Connecticut Federal District Court Bars Evidence Of Soil Samples As Sanction For Failure To Preserve Evidence

Connecticut Federal District Court Bars Evidence Of Soil Samples As Sanction For Failure To Preserve Evidence

Two prior posts have noted holdings in the case of Innis Arden Golf Club v. Pitney Bowes, Inc. (D. Conn. 2009).  One of the holdings in the more recent case deserves further expansion and analysis.
 
In the holding at 257 F.R.D. 334 (2009 U.S. Dist. LEXIS 43588), one of the key issues was the failure of plaintiff to preserve evidence of contaminated soil from samples taken at the relevant property.  The Court held that the plaintiff had a duty to preserve the evidence once the plaintiff began to focus on the defendant as the source of the contamination, even if such occurred before the case was filed.  The Court found that the rule laid down in Kronisch v. U.S., 150 F.3d 113 (2nd Cir. 1998) was controlling:  "the obligation to preserve evidence arises when the party has notice that the evidence is relevant to litigation."  Because of this spoliation, the Court sanctioned the plaintiff by baring evidence from soil samples.
 
However, there are a number of questions that make this so-called general principle of questionable merit or application.  First, frequently samples can be duplicated.  If a party merely has to engage in ordinary site characterization activities to assess the causal issues, then the penalty imposed seems not only unduly harsh, but illogical.  Second, preservation of evidence in some cases is irrelevant because the sample cannot be tested in a meaningful manner.  Unlike the PCBs in this case in which there is no holding period limit, many chemicals and other contaminants must be tested within a fixed number of days or weeks of the taking of the sample [plus preserved in a specified manner] in order to yield results that are deemed meaningful and accurate.  Those time periods are often as short as a month.  Laboratory analyses made after the expiration of the holding period are deemed invalid.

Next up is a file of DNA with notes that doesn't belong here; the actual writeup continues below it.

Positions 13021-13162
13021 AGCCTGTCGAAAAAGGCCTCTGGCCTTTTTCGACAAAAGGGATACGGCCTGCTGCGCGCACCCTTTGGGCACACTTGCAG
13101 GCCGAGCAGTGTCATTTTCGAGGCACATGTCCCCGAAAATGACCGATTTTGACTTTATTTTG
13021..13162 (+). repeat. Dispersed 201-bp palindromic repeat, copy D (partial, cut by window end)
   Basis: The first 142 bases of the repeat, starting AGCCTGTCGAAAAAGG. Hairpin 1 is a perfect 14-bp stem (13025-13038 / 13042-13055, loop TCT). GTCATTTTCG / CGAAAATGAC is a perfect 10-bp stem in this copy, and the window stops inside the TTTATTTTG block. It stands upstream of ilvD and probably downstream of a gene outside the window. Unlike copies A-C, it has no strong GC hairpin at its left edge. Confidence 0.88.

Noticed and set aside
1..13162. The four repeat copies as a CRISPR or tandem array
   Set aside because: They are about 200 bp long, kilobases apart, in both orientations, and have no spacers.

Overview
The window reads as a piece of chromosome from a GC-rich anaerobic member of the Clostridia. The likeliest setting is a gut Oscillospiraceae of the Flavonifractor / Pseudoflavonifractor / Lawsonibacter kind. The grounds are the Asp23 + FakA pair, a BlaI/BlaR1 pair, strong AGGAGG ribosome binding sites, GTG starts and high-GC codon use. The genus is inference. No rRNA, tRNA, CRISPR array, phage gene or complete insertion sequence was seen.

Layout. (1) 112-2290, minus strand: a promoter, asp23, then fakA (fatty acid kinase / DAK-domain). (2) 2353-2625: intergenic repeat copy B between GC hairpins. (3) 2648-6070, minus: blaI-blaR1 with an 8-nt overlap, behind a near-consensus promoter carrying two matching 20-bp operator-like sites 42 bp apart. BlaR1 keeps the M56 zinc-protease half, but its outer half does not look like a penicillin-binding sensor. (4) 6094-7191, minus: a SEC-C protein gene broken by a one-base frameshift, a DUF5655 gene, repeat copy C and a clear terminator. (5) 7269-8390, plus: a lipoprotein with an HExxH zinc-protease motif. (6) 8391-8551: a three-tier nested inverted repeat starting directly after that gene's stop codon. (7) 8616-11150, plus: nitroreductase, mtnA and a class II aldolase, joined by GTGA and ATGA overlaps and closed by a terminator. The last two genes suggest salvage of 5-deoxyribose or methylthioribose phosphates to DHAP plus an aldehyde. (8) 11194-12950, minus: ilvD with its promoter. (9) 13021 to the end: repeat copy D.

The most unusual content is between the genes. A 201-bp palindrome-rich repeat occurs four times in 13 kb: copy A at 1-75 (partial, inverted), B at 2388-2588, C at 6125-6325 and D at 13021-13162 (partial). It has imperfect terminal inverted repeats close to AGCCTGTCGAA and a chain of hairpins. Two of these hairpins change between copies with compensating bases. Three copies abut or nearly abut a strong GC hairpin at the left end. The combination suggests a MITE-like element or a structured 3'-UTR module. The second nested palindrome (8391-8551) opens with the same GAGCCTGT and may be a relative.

Thus, the reality of this issue is much more complicated and complex than this ruling would appear to suggest.  However, prudence suggests that samples, even if meaningless will have to be preserved.  Given the time limits, counsel will need to consider if notice needs to be given to potential targets so that they can conduct their own testing even before a case is filed.  Of course, access agreements (with the usual indemnity and insurance requirements) will also be needed to make sure that third parties do not add to site contamination or cause contamination to be spread.  Data sharing requirements will also need to be part of any agreement.  The parties will have to be realistic to a fault in terms of engaging in good faith and speedy negotiations if they do not want another layer of complexity to be added to a case.
 
Finally, the issue has general application to all types of environmental and toxic tort litigation.